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Minnesota, New Mexico, and other states are poised to adopt California ZEV rules

The most effective response to the COVID pandemic has come from state leadership — not the federal government. And the same thing is happening for vehicle-emission rules. Last month, Washington State became the 12th state to adopt California’s zero-emissions mandate. Next up: Minnesota and New Mexico, with Colorado and Ohio not far behind.

Minnesota’s Echo Press, a twice-weekly newspaper, reported today that the state was prepared to publish a notice about the adoption of Clean Cars Minnesota. However, the coronavirus outbreak temporarily delayed the plan.

Proposed in late 2019, Minnesota’s Clean Car program would require manufacturers to deliver cars for sale that meet the stricter emission guidelines established in California. The Minnesota Pollution Control Agency still plans to complete the approval process before the end of 2020.

That would make 13 states and counting that follow California clean-air rules for cars instead of the weakened standards rolled out by the Trump administration last month. Trump’s rollback increased uncertainty about fuel efficiency and EV targets, thereby making California (and the states that follow its rules) the de facto standard.

The number could grow to 23 me-too ZEV states. That’s how many states in fall 2019 sued to block the Trump administration from undoing California’s authority to set strict car pollution rules.

New Mexico governor Michelle Lujan Grisham said her state would adopt the standards by the end of 2020. Grisham said:

While President Trump threatens to rob New Mexico and indeed all states of a valuable tool for combating air pollution and decreasing greenhouse gas emissions, New Mexico will stand up and deliver on our commitment to environmental leadership.

Colorado automakers had also been planning to pass legislation for EV incentives and charging infrastructure. The Gazette, a newspaper serving Colorado Springs, reported yesterday that state lawmakers had delivered bills for Governor Jared Polis to sign, aimed at bringing more electric vehicles to the market.

Aaron Kressig, transportation electrification manager for the think tank Western Resource Advocates in Boulder, said:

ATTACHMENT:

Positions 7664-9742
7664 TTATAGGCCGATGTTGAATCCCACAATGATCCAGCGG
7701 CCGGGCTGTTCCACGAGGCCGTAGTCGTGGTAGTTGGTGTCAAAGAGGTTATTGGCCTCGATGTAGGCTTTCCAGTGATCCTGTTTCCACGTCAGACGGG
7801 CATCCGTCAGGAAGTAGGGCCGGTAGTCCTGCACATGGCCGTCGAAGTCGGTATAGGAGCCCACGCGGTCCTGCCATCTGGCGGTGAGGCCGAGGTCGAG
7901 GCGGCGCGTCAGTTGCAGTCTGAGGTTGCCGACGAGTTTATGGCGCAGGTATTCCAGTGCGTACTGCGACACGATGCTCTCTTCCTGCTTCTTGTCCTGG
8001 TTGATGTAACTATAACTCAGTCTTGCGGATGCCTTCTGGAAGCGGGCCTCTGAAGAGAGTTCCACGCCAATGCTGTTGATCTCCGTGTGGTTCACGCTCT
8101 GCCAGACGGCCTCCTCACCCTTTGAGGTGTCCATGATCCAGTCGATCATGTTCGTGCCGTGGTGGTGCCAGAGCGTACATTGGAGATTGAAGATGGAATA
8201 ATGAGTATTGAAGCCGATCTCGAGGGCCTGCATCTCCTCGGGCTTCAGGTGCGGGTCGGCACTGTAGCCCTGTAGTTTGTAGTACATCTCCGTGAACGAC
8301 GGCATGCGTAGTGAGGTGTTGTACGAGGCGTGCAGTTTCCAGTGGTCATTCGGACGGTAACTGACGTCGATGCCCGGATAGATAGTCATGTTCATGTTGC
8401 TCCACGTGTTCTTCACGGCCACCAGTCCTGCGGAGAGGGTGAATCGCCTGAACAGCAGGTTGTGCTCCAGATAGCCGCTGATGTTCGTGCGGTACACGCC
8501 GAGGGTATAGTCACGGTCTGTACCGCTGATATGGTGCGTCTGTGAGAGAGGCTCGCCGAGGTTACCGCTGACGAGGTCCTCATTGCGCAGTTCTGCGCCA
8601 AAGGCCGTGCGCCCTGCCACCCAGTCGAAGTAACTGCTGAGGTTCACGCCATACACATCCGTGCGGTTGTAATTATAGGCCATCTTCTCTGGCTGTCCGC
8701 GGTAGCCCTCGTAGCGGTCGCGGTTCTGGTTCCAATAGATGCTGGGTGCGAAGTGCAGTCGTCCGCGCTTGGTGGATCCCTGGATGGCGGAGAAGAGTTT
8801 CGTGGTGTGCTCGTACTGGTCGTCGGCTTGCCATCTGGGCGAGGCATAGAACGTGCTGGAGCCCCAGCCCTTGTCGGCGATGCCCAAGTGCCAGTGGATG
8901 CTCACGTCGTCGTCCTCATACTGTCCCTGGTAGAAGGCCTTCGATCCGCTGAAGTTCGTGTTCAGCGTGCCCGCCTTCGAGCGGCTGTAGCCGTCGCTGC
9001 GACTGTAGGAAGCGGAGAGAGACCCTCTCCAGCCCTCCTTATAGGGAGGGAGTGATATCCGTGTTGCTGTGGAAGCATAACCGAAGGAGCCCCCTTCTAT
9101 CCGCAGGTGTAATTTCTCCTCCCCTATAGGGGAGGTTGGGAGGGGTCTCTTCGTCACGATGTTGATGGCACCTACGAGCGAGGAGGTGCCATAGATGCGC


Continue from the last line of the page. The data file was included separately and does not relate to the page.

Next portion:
Electric vehicle charging stations create jobs. They require construction, utility line workers, they require engineers, and they power the economy. I hope to see those forward-thinking clean energy investments like EV infrastructure being a part of whatever stimulus once we enter a period of economic recovery.

Colorado state health officials were not pleased when the US Environmental Protection Agency (EPA) backed off enforcing many of the nation’s environmental laws, supposedly due to the pandemic. John Putnam, director of environmental programs at Colorado Department of Public Health and Environment, said:

At a time when everyone in Colorado is rallying to fight the spread of a serious respiratory illness, it would be unacceptable for us to allow companies to emit more pollutants into our air and water.

A set of bills aimed at promoting electric vehicles in Ohio were also on hold due to the coronavirus pandemic. Rep. Casey Weinstein said:

The future of the automotive industry is electric, and we have to be ready for its long-term growth.

Electrek’s Take

The entire balance of power regarding emissions rules is shifting before our eyes. The so-called California ZEV states could soon govern emissions rules for a bigger chunk of the American auto market than the EPA.

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Avatar for Bradley Berman Bradley Berman

Bradley writes about electric cars, autonomous vehicles, smart homes, and other tech that’s transforming society. He contributes to The New York Times, SAE International, Via magazine, Popular Mechanics, MIT Technology Review, and others.